You stumble upon the first email from Dr. Ramos in your spam folder on Thursday. The subject line simply reads, IMPORTANT. The sender begins the email by stating that Dr. Ramos is a pseudonym, necessary to protect their identity. They state that they need your help. You suspect the email to be the handiwork of one of your co-workers and read no further. You have the cursor above the trash icon, but a line catches your eye.
I know you’re not who you say you are. While I am content to keep your secret, if you fail to cooperate I will expose you.
Below this, your secret lays bare, glaring back at you. Your heart beats sporadically and your vision blurs for a second, the screen becoming warped, words bleeding down the monitor. While tempted to delete the message just to see that heinous sentence disappear, you understand that this will not protect you nor will it save you. You have spent the last few years making a life for yourself. If your secret is exposed, the building blocks of your perfect life will come crashing down. This is your worst nightmare come true. You have no choice but to cooperate with Dr. Ramos.
But how does the sender know your secret? You have been so very careful, revealing almost nothing about yourself to others. Your own family knows nothing of your secret. You deliberate on your response, tempted to project your anger and outrage (already thinking of a few choice obscenities). Instead you settle on a single line: At your service. It feels demeaning but you are determined to do whatever it takes to keep your secret hidden.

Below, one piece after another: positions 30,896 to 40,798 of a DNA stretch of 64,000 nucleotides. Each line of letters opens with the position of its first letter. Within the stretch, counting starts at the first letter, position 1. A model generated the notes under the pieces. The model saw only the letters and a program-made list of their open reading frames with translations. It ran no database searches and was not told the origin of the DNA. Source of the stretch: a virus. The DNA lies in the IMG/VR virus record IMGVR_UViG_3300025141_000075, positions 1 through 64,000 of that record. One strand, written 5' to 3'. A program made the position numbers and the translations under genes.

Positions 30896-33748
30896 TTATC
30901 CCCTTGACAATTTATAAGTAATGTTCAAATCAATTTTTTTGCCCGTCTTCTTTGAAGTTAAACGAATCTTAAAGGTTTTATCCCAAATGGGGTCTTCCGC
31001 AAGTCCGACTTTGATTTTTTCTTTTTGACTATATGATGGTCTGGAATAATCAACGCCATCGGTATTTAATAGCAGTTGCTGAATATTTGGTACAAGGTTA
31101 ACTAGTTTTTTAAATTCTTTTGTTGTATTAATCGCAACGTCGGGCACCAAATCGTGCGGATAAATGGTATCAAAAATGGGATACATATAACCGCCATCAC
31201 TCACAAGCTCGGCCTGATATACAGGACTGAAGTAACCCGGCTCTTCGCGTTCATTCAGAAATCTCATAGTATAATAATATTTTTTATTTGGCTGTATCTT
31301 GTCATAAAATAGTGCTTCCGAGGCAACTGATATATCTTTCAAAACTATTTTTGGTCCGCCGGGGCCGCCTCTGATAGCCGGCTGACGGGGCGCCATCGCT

After sending that email, you check your g-mail sporadically throughout the day, but there is no further response. You allow yourself to hope, maybe your secret is safe after all. But hope is an untrustworthy fellow. The dreaded response arrives the next day. You force yourself to read the email, although the sight of it makes you feel sick to your stomach.
I knew I could count on you.
The brevity and familiarity of the message haunt you. Dr. Ramos has yet to make a request and you find yourself waiting for further instructions. You cancel all your plans, call in sick to work, and sit at home listlessly staring at your computer screen, waiting. Unable to sleep, you stay up all night waiting. There is no further response on Friday, just as there is no further response on Saturday or Sunday. You call in to work sick once more on Monday. By now you have left a permanent imprint in your swivel chair. You greasy hair hangs limply and you have forgotten when you brushed your teeth last.
What if Dr. Ramos has decided to divulge your secret after all? At this thought, you feel an overwhelming sense of dread. If your secret is out, you’ll need to leave this town. Scratch that, you’ll need to leave the country. You should pack your belongings and leave right now.